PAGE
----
A mallet toe is part of a group of toe deformities called digital contractures. The most well known of these deformities is the hammertoe. A mallet toe is somewhat different than a hammertoe, whose main area of prominence is on the top of the toe, at the joint closest to the toe base. In a mallet toe, this joint is straight, while the second joint in the toe closer to the nail is bent downward (except in the big toe, where there is only one joint and all big toe contractures are technically mallet toes). What results is a toe that bent downward at its tip. This condition is seen in a variety of conditions, including nerve and muscle disease. However, it is just a commonly seen as a result of muscle imbalance in the toe due to one's specific foot structure. These conditions are generally not caused by tight shoes, contrary to popular belief, but the deformity can be aggravated further by a tight shoe.
As the toe end contracts downward, the tip of the toe bears most of its weight against the ground. Unlike the soft padded toe bottom that was designed to absorb pressure, the toe tip skin is thin and bony, and excessive pressure causes a reactive corn to form, which is nothing more than thickened skin tissue compacted together. As the corn thickens, it can become painful. In some people, such as diabetics and others with poor foot sensation or poor circulation, the resulting pressure can cause the soft skin underneath to die, forming a wound or ulcer. The tip of the superficial bone underneath the skin can become quickly exposed, leading to a deep toe infection.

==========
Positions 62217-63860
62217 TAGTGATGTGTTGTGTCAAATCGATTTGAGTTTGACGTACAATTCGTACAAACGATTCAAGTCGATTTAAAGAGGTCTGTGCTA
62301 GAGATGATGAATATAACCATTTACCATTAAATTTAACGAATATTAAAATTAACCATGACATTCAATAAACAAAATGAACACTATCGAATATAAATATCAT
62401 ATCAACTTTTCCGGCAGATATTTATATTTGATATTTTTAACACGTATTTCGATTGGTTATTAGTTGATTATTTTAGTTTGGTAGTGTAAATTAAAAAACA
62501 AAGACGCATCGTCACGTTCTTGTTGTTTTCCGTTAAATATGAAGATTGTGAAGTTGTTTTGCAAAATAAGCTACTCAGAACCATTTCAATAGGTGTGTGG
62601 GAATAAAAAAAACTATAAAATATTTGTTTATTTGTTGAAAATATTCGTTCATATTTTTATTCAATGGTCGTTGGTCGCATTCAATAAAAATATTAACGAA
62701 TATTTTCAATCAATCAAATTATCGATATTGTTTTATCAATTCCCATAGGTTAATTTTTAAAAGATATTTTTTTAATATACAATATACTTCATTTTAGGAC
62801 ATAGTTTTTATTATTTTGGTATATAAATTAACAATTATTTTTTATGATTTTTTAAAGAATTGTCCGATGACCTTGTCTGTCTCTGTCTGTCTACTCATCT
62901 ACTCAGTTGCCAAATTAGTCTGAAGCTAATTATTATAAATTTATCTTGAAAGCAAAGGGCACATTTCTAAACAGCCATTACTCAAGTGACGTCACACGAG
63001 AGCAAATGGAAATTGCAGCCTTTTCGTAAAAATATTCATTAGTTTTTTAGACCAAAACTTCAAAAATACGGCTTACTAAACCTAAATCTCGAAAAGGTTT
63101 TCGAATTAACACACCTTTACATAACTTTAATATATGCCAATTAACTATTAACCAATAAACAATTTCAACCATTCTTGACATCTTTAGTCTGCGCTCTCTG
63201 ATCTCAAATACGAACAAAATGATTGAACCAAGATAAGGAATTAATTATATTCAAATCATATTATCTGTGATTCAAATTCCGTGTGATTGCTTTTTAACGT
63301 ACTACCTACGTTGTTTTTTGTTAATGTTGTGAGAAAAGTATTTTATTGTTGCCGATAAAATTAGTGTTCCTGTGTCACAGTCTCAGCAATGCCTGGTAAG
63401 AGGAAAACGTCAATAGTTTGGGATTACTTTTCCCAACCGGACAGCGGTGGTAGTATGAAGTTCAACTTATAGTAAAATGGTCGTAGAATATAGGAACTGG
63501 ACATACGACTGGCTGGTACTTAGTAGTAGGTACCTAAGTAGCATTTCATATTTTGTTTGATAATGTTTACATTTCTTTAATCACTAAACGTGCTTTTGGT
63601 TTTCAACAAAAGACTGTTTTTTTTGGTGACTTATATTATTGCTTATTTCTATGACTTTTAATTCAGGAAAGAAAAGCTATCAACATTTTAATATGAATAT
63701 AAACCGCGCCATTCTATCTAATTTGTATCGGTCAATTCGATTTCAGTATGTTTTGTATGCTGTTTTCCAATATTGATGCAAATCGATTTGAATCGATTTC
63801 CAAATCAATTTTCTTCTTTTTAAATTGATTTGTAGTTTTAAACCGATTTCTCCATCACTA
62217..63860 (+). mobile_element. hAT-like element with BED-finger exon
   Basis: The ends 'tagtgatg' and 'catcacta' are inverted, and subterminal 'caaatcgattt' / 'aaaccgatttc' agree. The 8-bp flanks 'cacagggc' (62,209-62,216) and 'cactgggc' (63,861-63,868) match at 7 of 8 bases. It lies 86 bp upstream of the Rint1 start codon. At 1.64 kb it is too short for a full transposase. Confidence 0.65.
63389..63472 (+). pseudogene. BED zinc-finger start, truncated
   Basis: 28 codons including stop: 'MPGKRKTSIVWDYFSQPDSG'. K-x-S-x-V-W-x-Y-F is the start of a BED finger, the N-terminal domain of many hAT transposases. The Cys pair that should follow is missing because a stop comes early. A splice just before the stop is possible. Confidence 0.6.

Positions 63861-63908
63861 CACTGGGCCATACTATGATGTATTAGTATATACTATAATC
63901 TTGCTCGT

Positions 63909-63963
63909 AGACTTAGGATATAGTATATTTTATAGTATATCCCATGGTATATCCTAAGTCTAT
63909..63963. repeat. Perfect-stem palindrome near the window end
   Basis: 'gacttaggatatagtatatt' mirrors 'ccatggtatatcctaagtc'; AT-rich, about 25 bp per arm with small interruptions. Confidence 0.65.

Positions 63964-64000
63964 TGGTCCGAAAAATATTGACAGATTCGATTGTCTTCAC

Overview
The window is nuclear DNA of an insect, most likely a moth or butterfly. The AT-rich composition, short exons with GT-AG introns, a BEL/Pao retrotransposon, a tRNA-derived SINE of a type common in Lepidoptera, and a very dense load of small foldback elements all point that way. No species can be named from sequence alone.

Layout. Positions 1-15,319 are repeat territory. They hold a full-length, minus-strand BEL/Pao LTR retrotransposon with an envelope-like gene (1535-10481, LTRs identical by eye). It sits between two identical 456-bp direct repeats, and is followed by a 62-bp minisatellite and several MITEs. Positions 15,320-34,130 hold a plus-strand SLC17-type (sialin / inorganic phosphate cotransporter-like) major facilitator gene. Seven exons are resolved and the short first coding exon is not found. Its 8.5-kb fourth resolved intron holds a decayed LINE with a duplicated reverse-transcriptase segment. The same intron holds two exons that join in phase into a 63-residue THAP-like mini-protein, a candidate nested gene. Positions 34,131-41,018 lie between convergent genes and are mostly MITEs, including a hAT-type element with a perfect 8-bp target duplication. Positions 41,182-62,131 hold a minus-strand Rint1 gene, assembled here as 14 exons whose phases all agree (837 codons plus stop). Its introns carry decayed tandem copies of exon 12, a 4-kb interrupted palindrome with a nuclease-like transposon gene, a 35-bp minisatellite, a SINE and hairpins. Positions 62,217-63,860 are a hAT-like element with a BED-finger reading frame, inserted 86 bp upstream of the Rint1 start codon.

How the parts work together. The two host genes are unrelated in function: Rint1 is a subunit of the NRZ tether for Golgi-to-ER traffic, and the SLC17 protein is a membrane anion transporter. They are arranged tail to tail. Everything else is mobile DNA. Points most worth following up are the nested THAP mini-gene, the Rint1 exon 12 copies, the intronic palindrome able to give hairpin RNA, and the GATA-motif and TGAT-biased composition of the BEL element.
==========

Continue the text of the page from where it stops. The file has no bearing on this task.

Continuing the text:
Treatment of mallet toes involves either padding or corrective surgery. The padding is accomplished through either the use of a crescent-shaped pad that sits under the toes to lift them up, or a soft specialty pad inserted into the shoe that reduces the pressure from underneath. Surgery to correct the toe deformity can likewise have two options. Sometimes, simply releasing the tendon under the joint through a minimal incision can bring the toe back up. This procedure can often be performed under a local anesthetic in the office setting. If the toe deformity is rigid, some bone at the joint may need to be removed to allow the toe to reduce back into a normal straight position. Either way, the surgery to correct a mallet toe deformity heals relatively quickly and with few potential complications.